By Matt Davis, The Lens staff writer |
Sheriff Marlin Gusman used a 10-minute meeting of his little-scrutinized but extremely powerful law enforcement district this morning to draw attention to the city’s failure to take advantage of millions of dollars for capital projects that have sat dormant in the district’s fund for more than a decade.
This is a matter that The Lens first brought to the public’s attention some months ago.
Gusman and his staff drew attention to projects that have stagnated even though the money has been set aside for them. The city has even left $5 million in renovation funds in the district fund, which could be used to renovate the coroner’s office — half of which was destroyed in a fire this spring.
“Some of these projects are pretty high profile,” Gusman said.
Among other things, the taxpayer-funded New Orleans Law Enforcement District effectively works as Orleans Parish Sheriff Marlin Gusman’s piggy bank for construction projects such as his planned new jail.
The governing body of the district has one member: Gusman.
But the district also finances projects for other criminal-justice operations in New Orleans. For instance, millions of dollars are also sitting in the district’s coffers for things such as courthouse repairs, an addition to the district attorney’s building, and the renovation of the coroner’s office.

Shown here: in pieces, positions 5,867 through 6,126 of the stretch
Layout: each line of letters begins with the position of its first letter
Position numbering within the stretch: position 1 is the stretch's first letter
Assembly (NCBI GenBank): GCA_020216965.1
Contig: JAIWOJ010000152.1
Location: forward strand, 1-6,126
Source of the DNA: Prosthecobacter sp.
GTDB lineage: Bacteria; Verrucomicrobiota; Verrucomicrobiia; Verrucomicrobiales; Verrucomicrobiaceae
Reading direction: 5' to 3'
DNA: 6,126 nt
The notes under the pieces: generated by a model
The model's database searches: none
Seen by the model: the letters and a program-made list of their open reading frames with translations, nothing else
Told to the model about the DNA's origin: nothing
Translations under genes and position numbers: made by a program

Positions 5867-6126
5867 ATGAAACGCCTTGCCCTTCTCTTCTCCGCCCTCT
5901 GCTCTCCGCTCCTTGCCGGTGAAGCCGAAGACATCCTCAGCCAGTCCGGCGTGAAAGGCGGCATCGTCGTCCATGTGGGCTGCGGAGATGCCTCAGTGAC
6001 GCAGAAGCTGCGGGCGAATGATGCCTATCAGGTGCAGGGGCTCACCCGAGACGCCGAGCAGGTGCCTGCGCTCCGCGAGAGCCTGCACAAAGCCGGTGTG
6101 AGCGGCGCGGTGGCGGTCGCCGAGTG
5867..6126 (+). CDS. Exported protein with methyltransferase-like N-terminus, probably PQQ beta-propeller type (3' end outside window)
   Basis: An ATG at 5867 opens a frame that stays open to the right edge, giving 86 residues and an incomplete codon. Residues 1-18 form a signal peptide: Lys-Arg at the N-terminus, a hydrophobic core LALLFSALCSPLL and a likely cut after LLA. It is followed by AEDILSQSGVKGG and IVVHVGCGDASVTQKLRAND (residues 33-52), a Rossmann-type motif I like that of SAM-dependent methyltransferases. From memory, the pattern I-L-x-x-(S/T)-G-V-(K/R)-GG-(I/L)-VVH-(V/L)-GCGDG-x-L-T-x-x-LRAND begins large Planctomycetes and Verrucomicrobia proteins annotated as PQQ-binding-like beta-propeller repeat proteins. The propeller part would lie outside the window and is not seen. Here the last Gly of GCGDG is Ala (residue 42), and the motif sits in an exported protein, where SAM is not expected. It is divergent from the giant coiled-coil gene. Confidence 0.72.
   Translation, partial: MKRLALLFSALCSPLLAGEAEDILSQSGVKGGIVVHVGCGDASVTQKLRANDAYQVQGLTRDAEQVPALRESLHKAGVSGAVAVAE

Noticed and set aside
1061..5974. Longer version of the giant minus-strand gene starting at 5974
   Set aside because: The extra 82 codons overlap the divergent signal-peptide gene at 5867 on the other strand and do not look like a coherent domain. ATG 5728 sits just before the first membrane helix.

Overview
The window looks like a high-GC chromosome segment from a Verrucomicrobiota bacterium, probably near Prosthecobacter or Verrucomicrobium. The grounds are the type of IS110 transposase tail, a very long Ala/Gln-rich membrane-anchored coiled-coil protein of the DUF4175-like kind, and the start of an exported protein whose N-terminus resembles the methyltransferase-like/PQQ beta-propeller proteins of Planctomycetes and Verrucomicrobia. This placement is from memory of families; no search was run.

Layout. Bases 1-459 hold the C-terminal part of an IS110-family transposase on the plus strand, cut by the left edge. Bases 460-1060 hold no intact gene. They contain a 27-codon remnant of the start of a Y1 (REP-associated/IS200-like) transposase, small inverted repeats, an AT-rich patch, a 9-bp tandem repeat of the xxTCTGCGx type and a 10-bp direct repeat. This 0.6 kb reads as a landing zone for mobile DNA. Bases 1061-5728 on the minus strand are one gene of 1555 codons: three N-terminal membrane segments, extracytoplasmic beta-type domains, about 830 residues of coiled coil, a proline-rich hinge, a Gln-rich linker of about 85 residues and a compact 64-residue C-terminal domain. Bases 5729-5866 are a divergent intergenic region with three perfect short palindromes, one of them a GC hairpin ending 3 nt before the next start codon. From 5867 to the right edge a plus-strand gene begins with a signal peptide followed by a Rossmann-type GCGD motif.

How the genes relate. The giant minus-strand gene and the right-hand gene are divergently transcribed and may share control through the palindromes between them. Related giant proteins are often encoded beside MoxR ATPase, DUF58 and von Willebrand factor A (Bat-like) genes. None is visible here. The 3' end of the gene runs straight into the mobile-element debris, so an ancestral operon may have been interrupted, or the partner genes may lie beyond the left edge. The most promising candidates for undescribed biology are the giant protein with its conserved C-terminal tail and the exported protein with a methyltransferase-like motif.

District administrator Col. Julie Langham said she has asked the coroner’s office multiple times for a schedule of when it might spend the $5 million it has for the renovation, but that she has heard nothing back.
“We’re simply awaiting the city’s projects to proceed,” Langham said.
Coroner Frank Minyard’s office caught fire this spring and was halfway destroyed, but Minyard told The Times-Picayune that he would not push Mayor Mitch Landrieu’s administration for money to rebuild it.
“I don’t want to add to Mayor Landrieu’s burden,” Minyard told the paper. “I never want to say ‘We need more money.’ I don’t want to say that.”
Minyard was unavailable for comment this morning.
Gusman’s chief deputy, Bill Short, brought up the subject of the unspent money after Gusman had voted to approve the only item on the district’s agenda: A resolution approving the issuance of up to $5 million in revenue anticipation notes through the State Bond Commission, for Gusman to pay for a portion of his operating expenses.
Last year the district approved $6 million in revenue anticipation notes, but Gusman only drew down $3.98 million at 2.5 percent interest through the Regions Bank, said attorney C. Grant Schlueter with bond attorneys Foley & Judell. This year, the sheriff expects to draw down the same amount.
In 2010, Gusman told the State Bond Commission that an increase in jail capacity through the addition of 400 temporary beds would mean he would be able to pay off the notes without a problem. He later told reporters that the temporary beds would not add to the overall jail capacity, before reversing his position.
A representative from Mayor Mitch Landrieu’s office of Intergovernmental Affairs and a staffer from Councilwoman Susan Guidry’s office also attended this morning’s meeting to take notes, but made no comments.
A representative of the New Orleans Coalition for Open Governance, a group of which The Lens is a member, also videotaped the meeting. The resulting video is posted on Youtube.